Manufacturers and OEMs often see their service organizations as cost centers, but recently, a trend of high-profile service-guarantee contracts in manufacturing is highlighting a renewed interest in service. This time, service is not a cost liability, but a revenue and profit generator.
IDC discovered many OEMs turn to spreadsheets and enterprise resource planning software (ERP) to manage their service parts, but these systems do not enable manufacturers to reach service performance and inventory goals. Using an ERP system for service parts planning and management is a bit like digging a ditch with a teaspoon – you may get results, eventually, but that’s not what a teaspoon is for.
Here are four reasons why ERP functions cannot enhance service parts performance:
1. ERP functions treat all parts as the same
An ERP system is designed to manage and plan aspects of a business. It is not designed to perform business optimizations.
What does this mean? Service parts management always involves some type of tradeoff or balancing of service parts across the organization. An ERP system is designed to classify parts according to cost, location, or other parameters, and all parts within a class get the same treatment. In an ERP system, there is no accounting for the peculiarities or particularities of each part.
As a result, because ERP systems treat all parts in all locations as the same, they underserve service organizations in charge of multiple parts locations and service level expectations. When service levels aren’t balanced, there is a great risk of overbuying parts or not stocking a critical component that determines an asset's uptime.
2. They can't correlate fill rates with equipment uptime
Simply having a part available doesn’t guarantee equipment uptime, and service organizations can find themselves failing to meet service level agreements while still showing acceptable on-shelf availability. How does this happen? They are stocking the wrong parts, or the right parts in the wrong locations.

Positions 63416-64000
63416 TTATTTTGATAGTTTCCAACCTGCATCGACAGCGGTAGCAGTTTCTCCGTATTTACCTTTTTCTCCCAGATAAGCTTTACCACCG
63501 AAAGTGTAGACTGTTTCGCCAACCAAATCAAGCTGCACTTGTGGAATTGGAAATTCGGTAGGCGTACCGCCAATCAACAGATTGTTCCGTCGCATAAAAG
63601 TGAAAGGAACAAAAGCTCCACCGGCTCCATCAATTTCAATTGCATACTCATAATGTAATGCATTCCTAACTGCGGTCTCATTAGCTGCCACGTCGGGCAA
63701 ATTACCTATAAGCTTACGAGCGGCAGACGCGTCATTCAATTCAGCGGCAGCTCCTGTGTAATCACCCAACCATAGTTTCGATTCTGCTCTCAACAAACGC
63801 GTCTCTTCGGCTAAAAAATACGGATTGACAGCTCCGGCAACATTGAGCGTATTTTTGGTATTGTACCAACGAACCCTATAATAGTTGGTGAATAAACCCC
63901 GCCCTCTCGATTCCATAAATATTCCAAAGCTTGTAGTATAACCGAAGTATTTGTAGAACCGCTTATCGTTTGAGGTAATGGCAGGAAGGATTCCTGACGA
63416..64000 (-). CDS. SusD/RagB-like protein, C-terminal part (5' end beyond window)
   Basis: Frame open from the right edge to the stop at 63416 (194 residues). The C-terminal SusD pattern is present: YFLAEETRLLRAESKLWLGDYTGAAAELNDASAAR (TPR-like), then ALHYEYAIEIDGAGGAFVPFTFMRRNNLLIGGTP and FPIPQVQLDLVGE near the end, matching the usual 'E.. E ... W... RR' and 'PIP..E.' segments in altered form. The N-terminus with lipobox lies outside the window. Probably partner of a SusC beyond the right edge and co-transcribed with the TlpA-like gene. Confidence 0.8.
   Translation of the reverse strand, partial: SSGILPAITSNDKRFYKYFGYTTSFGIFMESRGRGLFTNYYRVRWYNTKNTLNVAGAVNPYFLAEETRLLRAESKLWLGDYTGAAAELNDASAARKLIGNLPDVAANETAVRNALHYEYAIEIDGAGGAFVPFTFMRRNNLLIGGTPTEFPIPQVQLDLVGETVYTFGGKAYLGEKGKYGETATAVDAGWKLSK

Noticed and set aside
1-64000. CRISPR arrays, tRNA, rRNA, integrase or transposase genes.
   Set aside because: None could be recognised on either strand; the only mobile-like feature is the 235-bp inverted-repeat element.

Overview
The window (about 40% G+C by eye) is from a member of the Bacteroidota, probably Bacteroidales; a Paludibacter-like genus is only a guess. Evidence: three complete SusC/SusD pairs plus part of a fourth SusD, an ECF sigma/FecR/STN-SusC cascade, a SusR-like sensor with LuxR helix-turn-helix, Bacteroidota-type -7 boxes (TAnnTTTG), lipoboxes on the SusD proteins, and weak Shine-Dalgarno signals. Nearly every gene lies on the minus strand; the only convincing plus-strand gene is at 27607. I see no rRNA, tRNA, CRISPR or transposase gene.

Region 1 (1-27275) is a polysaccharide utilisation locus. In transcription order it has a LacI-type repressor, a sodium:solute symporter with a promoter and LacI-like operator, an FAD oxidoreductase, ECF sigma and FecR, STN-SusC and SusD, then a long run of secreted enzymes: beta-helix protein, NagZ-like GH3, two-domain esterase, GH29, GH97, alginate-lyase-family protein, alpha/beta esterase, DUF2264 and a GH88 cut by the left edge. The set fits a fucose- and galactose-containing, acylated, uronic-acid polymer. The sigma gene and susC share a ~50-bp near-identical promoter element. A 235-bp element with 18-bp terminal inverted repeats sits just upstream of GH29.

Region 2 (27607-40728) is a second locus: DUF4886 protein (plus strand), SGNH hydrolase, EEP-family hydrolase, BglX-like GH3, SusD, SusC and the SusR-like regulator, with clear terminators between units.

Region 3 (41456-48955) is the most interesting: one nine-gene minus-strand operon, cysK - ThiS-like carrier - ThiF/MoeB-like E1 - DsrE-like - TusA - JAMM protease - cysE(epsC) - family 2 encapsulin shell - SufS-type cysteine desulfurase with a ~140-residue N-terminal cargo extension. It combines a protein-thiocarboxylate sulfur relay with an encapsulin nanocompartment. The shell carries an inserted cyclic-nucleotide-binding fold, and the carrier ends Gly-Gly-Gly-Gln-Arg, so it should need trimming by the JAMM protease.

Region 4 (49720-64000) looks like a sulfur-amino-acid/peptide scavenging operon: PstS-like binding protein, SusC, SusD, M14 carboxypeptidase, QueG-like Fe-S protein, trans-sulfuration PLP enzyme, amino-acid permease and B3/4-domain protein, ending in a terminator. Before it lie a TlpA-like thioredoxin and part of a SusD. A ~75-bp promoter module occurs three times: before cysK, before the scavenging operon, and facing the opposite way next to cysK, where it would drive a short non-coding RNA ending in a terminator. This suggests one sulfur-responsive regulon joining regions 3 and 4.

ERP systems do not have the mechanism to correlate between part stocking levels and meeting service levels. All they can do is measure part availability per part request. To correlate fill rates to meeting service level agreements at multiple locations, you need a solution with built-in statistical modeling. Fill rates are some of the simplest service metrics to calculate. Trying to correlate fill rates to equipment uptime and the costs associated with downtime is much more complex. A system incapable of making these correlations is costing you money, or worse, leaving potential revenue on the table.
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3.They don't analyze causal data
Your service organization may be spread out across the country or the globe, and can be responsible for nuts and bolts, as well as multi-million dollar components such as engines and turbines. Each component, and component location, doesn’t exist in a vacuum, it exists in the context of your customers, specific use cases, and an untold number of permutations that affect how and at what rate a part is used.
ERPs are not designed to account for a product structure system, different part locations, and the service theater. At their core, ERPs are ledgers or transaction systems. When systems aren’t designed for service, service organizations have to do a lot of estimating, often erring on the side of caution and overbuying, which leads to high stocking level costs, obsolete parts, and warehousing overstocks.
4.They can't manage inventory according to service contracts
Having a service parts management system that’s especially designed for the manufacturing service industry allows you to drive both top line and bottom line revenue. How? Margins on service parts (and service in general) are higher than on the original equipment, so part sales and equipment service, when done optimally, can drive additional revenues and higher profits. Not only that, but when you have a system that can forecast, optimize, and adjust parts to correlate with service level agreements, you can ensure that you are pricing your parts and service appropriately. Even more, by being able to model out a contract - something that simply isn't possible with an ERP - you can bid service-based contracts competitively.
It used to be that only the service department cared about service and service parts, but with new revenue and margin growth afforded by offering differentiated service options, the service organization can become the star of the show. Are you still using an ERP system to manage your parts?
For more information on PTC’s Service Parts Management solution, visit us here.